Artists   >   M   >  Meat Loaf
Meat Loaf

Meat Loaf

Fact Sheet

OccupationSinger, Actor  
Musical genre:Rock & Roll  
Birthday27 September 1951 (65)
SignLibra
Meat Loaf (born Marvin Lee Aday September 27, 1951) is an American actor and rock and roll performer who is best known for his album Bat out of Hell and for his movie performances such as Eddie in The Rocky Horror Picture Show.

Although there have been various explanations for his stage name, according to his official website, his name started when his father called him "Meat" as a two-year-old. His schoolmates would later turn it into Meat Loaf.

His first LP was Meat Loaf & Stoney (1969). He started his career as an actor in musicals such as Hair, and came to national attention with a featured role in Rocky Horror. Capitalizing on this notoriety, he performed with the National Lampoon road show (where he first worked with future collaborator Jim Steinman), and sang on Ted Nugent's album Free For All.

In 1977, Meat Loaf released his breakthrough album Bat out of Hell. Featuring melodramatic songs and arrangements by Steinman and bombastic production by Todd Rundgren, it was a huge commercial and critical success, ultimately selling over 30 million copies worldwide, and spawning several hit singles including "Paradise by the Dashboard Light", "Two out of Three Ain't Bad" and "You Took The Words Right Out Of My Mouth".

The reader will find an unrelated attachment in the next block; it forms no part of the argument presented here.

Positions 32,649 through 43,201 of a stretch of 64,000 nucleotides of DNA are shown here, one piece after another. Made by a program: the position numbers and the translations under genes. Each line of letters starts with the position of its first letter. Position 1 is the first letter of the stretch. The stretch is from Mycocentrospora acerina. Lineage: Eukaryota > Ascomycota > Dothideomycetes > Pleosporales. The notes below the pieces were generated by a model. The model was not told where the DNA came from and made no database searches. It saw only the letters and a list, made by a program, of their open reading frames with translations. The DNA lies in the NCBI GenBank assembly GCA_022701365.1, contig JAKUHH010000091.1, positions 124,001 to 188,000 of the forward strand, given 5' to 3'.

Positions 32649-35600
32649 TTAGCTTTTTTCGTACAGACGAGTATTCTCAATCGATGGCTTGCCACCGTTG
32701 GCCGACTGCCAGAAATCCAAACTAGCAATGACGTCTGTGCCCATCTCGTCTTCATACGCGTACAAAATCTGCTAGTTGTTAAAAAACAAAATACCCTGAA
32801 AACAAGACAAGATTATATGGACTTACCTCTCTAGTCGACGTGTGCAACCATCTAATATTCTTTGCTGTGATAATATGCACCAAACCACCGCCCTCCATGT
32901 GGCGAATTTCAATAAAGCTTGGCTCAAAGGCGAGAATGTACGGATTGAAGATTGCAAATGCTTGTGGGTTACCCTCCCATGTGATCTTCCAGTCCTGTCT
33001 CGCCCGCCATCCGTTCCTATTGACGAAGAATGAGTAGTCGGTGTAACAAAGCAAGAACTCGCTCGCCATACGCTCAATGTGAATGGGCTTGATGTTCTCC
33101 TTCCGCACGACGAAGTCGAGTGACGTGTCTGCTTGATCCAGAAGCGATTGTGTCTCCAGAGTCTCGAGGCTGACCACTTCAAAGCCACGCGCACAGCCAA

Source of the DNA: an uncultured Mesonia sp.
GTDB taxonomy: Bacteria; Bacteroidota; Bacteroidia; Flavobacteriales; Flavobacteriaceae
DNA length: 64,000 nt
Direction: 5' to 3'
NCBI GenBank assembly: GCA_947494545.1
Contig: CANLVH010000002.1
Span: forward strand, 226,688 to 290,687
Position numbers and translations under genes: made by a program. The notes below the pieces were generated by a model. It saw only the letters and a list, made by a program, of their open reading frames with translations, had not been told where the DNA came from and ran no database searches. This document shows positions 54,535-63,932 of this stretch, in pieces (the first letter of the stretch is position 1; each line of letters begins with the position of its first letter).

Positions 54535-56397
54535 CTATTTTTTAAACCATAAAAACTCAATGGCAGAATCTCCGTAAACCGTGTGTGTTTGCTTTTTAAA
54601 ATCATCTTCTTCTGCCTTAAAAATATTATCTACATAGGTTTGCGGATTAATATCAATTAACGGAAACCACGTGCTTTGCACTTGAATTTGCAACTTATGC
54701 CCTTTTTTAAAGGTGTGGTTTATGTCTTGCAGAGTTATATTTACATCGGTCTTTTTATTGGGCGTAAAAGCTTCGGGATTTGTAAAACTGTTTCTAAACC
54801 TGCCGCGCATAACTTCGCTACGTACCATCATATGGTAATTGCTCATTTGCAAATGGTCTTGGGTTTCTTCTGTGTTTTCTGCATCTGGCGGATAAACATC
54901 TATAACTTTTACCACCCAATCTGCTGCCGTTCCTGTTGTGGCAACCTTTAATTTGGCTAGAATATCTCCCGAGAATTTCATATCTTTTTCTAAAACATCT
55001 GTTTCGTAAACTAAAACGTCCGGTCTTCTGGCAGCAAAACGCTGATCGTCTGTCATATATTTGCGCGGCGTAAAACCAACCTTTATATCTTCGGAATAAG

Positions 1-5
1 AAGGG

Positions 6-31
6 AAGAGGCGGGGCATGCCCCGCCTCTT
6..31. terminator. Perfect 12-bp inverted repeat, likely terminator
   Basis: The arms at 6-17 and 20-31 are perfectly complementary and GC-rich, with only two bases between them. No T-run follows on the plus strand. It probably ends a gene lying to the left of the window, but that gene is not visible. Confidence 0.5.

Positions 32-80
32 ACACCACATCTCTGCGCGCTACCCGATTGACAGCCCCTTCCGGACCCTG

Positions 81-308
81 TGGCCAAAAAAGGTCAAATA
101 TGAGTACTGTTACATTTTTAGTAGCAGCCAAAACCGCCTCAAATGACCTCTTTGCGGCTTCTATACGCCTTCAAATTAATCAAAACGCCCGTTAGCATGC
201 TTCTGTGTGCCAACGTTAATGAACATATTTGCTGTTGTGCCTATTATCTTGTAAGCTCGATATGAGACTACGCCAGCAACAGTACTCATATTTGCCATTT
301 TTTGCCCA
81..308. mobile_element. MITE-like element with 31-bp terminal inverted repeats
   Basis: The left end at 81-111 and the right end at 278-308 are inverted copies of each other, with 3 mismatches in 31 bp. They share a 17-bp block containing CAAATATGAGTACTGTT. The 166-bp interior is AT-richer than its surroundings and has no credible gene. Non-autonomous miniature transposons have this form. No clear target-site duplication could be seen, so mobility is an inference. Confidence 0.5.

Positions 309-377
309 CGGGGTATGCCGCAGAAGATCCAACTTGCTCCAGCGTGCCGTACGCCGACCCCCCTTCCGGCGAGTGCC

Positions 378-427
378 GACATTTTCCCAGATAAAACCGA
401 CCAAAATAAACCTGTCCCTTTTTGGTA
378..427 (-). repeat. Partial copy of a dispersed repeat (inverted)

Subsequent albums were far less successful, with the exception of the 1993 sequel album Bat Out Of Hell 2: Back Into Hell which reunited Meat Loaf and Steinman and sold over 10 million copies.

Meat Loaf is known for his size (at times over 300 pounds) and manic stage presence and has suffered from a number of health problems and injuries. Reportedly he has had at least seventeen concussions. His most recent problem was during a November 17, 2003 performance at London's Wembly Arena. He collapsed of what was later diagnosed as Wolff-Parkinson-White syndrome. The following week he underwent a surgical procedure intended to correct the problem.